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Archive for the ‘life science funding’ Category

Majority of Americans believe another government shutdown likely in coming months

 :: Posted by American Biotechnologist on 12-03-2013

Nearly two-thirds (65%) of Americans say it’s likely there will be another government shutdown in the months ahead as Congress continues to debate deficit and budget issues, according to a new national public opinion poll commissioned by Research!America and the American Society of Hematology. This sentiment is shared across party affiliations: Democrats (66%), Republicans (65%) and Independents (65%). There is also consensus across party lines that government dysfunction has consequences. A majority of Americans (57%) say the shutdown in October caused significant harm to many government-funded programs including medical research, defense and education. Democrats (68%) and about half of Republicans (49%) and Independents (51%) agree.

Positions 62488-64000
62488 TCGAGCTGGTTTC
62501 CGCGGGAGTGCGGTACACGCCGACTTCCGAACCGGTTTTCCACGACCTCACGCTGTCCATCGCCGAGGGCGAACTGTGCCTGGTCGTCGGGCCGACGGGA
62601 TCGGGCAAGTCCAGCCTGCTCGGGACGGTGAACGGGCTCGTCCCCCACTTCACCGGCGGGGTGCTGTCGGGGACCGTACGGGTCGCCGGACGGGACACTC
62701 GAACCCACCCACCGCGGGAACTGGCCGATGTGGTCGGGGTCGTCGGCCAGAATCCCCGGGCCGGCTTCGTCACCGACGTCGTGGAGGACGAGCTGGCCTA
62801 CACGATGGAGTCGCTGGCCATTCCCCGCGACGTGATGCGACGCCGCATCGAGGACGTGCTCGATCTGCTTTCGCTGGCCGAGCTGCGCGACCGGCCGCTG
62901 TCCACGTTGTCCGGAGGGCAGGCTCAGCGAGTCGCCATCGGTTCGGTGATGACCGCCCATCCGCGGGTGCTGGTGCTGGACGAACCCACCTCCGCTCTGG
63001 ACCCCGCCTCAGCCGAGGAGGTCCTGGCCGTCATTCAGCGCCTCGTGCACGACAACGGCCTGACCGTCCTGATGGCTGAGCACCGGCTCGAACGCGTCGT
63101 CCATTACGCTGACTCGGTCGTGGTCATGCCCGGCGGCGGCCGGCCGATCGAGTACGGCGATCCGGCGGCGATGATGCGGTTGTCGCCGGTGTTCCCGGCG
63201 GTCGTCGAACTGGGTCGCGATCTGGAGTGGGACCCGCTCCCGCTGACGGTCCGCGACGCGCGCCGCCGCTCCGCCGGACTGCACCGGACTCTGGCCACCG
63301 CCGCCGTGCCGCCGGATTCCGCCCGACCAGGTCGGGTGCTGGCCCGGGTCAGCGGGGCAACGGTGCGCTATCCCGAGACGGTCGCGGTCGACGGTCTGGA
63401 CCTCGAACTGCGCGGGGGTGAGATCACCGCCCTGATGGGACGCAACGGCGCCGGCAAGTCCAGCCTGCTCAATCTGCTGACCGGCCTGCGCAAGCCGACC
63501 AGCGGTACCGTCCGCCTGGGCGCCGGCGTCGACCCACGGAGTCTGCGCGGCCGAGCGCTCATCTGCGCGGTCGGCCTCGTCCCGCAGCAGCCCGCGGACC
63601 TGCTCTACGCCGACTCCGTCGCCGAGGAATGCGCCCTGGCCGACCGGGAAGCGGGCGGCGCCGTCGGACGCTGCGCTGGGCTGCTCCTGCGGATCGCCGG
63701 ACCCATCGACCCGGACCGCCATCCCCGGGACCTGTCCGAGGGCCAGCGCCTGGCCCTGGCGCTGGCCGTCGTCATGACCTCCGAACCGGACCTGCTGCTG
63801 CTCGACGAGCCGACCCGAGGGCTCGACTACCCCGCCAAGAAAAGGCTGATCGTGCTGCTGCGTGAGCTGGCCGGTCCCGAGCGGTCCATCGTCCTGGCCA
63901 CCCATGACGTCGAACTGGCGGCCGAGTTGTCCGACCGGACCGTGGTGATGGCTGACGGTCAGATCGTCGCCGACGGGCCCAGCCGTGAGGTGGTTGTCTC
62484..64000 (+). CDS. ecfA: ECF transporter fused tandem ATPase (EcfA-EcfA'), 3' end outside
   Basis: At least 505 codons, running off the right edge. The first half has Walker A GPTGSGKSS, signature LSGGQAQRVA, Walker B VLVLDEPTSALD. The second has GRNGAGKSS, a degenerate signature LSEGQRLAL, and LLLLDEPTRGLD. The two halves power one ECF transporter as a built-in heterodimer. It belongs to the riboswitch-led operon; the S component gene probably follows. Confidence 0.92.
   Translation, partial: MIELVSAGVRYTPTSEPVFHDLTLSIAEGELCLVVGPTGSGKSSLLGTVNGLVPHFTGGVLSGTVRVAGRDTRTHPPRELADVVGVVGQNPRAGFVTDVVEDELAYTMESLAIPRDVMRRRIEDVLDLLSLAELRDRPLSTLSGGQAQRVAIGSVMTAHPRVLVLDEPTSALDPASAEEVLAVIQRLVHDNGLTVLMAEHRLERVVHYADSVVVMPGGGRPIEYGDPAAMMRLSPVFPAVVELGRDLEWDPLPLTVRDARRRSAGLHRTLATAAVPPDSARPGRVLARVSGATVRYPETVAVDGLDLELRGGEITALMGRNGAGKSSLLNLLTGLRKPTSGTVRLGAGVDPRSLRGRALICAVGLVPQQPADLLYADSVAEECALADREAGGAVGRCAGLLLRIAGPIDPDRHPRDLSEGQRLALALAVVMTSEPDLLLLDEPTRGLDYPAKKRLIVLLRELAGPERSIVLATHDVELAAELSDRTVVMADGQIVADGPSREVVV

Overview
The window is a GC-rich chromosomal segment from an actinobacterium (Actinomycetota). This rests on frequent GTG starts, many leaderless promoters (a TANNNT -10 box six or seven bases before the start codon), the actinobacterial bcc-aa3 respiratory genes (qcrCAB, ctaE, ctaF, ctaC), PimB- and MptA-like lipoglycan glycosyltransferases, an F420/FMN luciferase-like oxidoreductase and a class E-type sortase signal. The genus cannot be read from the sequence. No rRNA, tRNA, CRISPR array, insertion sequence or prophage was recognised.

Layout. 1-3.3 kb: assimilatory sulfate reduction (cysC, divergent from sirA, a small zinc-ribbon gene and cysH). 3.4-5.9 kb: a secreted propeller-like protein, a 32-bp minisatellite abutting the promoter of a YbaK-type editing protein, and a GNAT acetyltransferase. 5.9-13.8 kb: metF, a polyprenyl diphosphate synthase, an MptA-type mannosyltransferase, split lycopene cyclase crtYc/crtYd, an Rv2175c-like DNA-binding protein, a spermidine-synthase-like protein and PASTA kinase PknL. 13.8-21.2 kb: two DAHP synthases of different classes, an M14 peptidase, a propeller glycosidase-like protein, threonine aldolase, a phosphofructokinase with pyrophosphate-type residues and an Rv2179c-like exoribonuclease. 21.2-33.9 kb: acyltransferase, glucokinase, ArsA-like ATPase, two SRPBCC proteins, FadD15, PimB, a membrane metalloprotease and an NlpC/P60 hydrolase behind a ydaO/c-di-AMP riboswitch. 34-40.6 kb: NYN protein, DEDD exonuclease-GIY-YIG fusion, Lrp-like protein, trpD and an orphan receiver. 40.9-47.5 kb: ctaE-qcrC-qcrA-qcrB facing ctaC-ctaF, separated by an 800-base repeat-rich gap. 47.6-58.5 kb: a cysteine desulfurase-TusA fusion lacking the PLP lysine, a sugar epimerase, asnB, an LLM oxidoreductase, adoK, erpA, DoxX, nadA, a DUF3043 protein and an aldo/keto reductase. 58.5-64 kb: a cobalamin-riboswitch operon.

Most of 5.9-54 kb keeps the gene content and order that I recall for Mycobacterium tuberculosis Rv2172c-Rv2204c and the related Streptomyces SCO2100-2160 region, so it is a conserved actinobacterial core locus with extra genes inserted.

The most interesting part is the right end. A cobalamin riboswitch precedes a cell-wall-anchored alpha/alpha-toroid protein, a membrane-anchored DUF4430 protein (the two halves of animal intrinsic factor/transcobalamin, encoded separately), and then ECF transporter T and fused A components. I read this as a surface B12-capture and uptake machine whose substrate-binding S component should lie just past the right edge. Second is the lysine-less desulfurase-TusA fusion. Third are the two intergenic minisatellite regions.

On the topic of sequestration, a plurality (44%) says Congress must tackle tax and entitlement reform to reduce the deficit instead of continuing the 10 years of across-the-board cuts; another 16% say sequestration is not the right way to reduce the deficit. Less than a quarter (23%) believe the across-the-board cuts are a way of ensuring that many government programs share the pain, and 17% say they’re not sure. In general, 62% of Americans say they’re concerned about the long-term effects of sequestration on advances in health care such as the development of new drugs and other treatments.

“Our poll demonstrates uneasiness among many Americans about the ramifications of deep spending cuts to programs that are critical to our health and well-being,” said Mary Woolley, president and CEO of Research!America. “Americans want Congress to reach a budget deal that protects medical and health research, at least in part because of concern that our nation is at risk of losing our global leadership position in science and innovation.”